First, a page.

Legal talk: What happens to joint property when cohabitation ends?

With Elmhirst Parker Solicitors, Barnsley

Separation is never easy, but if you and your former partner are not married but own property together, the situation can be even more complicated.

One in five families in the UK are cohabiting, a legal term for partners who live together but are not married or in a civil partnership. When cohabitees separate, they are not afforded the same protections in law as married couples who are getting divorced. This can be difficult, as, for many cohabiting couples, there is little difference in practical terms.

When couples decide to buy a home together, it can be easy to get caught up in the excitement of house hunting and furniture buying. Formal legalities are often at the end of the to-do list. But making sure both parties are on the same page with what happens to the property if you separate can save hassle and heartache in the future.

Here we look at some frequently asked questions.

Do I need to move out of our home?

If you own your home and you are named on the title deeds, you have the right to stay in the property. However, if you are both named on the title deeds, you will need to decide between you who (if any) will remain in your home, or if you wish to sell it. Indeed, in some cases

What if we want to sell the property?

If both parties agree, the process is reasonably straightforward. You can sell the property and divide the profits after paying off any existing mortgage.

What if one partner wishes to stay in the property?

The party that wants to stay may be able to buy the other’s shares in the property. You should seek advice from an experienced mortgage broker if you wish to do this as lenders will require evidence that you can afford the mortgage on your own. You will then need the assistance of a solicitor to transfer ownership.

What if things go wrong?

If you and your former partner are unable to come to an agreement, you may wish to enter mediation. If mediation is unsuccessful, you can ask the court for an order under the Trust of Land and Appointment of Trustees Act (TOLATA 1996) for an order for sale or to determine the extent of the parties’ ownership. Typically, the court will divide the property’s value between the two of you based on the shares you are entitled to.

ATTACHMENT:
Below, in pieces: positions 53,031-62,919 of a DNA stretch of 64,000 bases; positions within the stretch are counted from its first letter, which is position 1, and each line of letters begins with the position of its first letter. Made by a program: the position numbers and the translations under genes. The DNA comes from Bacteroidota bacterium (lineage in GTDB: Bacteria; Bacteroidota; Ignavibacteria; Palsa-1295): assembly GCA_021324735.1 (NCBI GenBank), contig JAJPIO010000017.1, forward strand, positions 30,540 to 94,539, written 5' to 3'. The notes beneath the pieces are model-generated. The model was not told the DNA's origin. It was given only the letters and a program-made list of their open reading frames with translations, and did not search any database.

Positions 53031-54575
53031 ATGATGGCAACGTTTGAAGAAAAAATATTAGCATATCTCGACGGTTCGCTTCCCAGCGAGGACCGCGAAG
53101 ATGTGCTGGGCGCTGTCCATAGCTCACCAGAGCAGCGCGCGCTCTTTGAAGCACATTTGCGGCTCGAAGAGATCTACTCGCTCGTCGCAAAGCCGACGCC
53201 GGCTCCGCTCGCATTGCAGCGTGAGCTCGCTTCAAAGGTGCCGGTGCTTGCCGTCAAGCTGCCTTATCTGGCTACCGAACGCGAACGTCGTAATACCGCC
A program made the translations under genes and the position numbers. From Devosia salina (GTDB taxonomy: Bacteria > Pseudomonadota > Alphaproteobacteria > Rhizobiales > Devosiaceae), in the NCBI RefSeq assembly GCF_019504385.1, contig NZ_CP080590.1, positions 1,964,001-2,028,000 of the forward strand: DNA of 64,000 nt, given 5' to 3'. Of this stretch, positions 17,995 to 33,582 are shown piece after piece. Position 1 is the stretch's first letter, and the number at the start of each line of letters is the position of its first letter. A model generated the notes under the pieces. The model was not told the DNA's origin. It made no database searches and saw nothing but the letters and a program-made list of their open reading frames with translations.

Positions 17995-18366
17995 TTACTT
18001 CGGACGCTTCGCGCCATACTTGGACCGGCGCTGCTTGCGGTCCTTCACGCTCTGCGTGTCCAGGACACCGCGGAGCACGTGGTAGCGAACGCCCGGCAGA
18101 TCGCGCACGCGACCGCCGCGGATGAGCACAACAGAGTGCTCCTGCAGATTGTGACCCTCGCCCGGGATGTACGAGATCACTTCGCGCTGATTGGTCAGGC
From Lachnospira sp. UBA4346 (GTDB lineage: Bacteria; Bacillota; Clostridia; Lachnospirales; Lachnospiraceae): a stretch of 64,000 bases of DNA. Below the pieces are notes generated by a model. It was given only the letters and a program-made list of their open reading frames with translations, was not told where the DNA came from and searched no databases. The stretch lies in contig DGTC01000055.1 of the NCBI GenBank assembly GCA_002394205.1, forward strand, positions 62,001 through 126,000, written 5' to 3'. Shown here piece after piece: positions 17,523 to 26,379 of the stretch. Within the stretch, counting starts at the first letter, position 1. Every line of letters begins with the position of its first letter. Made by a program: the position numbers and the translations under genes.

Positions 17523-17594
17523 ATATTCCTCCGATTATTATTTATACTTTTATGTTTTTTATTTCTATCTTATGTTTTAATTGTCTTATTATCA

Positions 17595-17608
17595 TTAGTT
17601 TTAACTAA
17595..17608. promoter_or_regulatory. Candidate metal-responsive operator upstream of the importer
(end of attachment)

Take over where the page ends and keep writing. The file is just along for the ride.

What if we have children?

If you have children under the age of 18, it is possible to ask the court to delay selling the property until your youngest child turns 18.

If I move out, do I still need to pay the mortgage?

If both parties are named on the mortgage, you are both responsible for continuing to make mortgage payments – even when one party moves out.

Think before you buy

If you are thinking of taking that big step in your relationship in buying a house together, there are ways to legally protect both your interests.

A written cohabitation agreement can avoid unpleasantness and cost by eliminating potential disputes. They are legally binding documents that record the arrangements of couples who live together and can clarify how you intend to manage your finances whilst you live together, as well as certainty in property division upon the breakdown of the relationship. Generally, they will cover ownership of property, furniture and personal belongings, as well as who will contribute to finances.

When you buy a property together, a conveyancer should ask how you intend to own the property. If you are buying the property in joint names, there are two ways in which you can own the ‘equity’ (i.e. the value) of the property.

Joint tenants means you both own the whole equity as equal owners; if you were to separate, the value would be divided equally. If one of you were to die, the whole property would automatically belong to the other.

On the other hand, tenants in common means you each own your separate share. This can be equal or not, depending on how much you have each contributed. For example, if one partner put down more/all of the deposit, it may be in their best interest to own a larger proportion of the value.

*This is not legal advice; it is intended to provide information of general interest about current legal issues.